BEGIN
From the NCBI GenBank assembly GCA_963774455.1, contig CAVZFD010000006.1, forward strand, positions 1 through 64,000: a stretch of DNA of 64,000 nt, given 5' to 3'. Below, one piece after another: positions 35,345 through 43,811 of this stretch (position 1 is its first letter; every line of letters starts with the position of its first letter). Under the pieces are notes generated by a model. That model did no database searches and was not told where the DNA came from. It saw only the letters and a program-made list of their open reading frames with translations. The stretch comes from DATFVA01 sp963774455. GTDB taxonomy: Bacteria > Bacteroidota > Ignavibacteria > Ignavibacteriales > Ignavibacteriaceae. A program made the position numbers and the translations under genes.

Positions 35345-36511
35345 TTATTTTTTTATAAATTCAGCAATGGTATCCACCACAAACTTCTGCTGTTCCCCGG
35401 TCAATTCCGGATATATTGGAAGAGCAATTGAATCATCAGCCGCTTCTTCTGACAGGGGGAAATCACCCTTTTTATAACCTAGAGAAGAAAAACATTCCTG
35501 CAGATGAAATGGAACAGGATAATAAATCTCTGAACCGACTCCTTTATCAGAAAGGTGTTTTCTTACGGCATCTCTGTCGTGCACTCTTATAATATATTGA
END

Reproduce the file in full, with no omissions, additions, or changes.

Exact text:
From the NCBI GenBank assembly GCA_963774455.1, contig CAVZFD010000006.1, forward strand, positions 1 through 64,000: a stretch of DNA of 64,000 nt, given 5' to 3'. Below, one piece after another: positions 35,345 through 43,811 of this stretch (position 1 is its first letter; every line of letters starts with the position of its first letter). Under the pieces are notes generated by a model. That model did no database searches and was not told where the DNA came from. It saw only the letters and a program-made list of their open reading frames with translations. The stretch comes from DATFVA01 sp963774455. GTDB taxonomy: Bacteria > Bacteroidota > Ignavibacteria > Ignavibacteriales > Ignavibacteriaceae. A program made the position numbers and the translations under genes.

Positions 35345-36511
35345 TTATTTTTTTATAAATTCAGCAATGGTATCCACCACAAACTTCTGCTGTTCCCCGG
35401 TCAATTCCGGATATATTGGAAGAGCAATTGAATCATCAGCCGCTTCTTCTGACAGGGGGAAATCACCCTTTTTATAACCTAGAGAAGAAAAACATTCCTG
35501 CAGATGAAATGGAACAGGATAATAAATCTCTGAACCGACTCCTTTATCAGAAAGGTGTTTTCTTACGGCATCTCTGTCGTGCACTCTTATAATATATTGA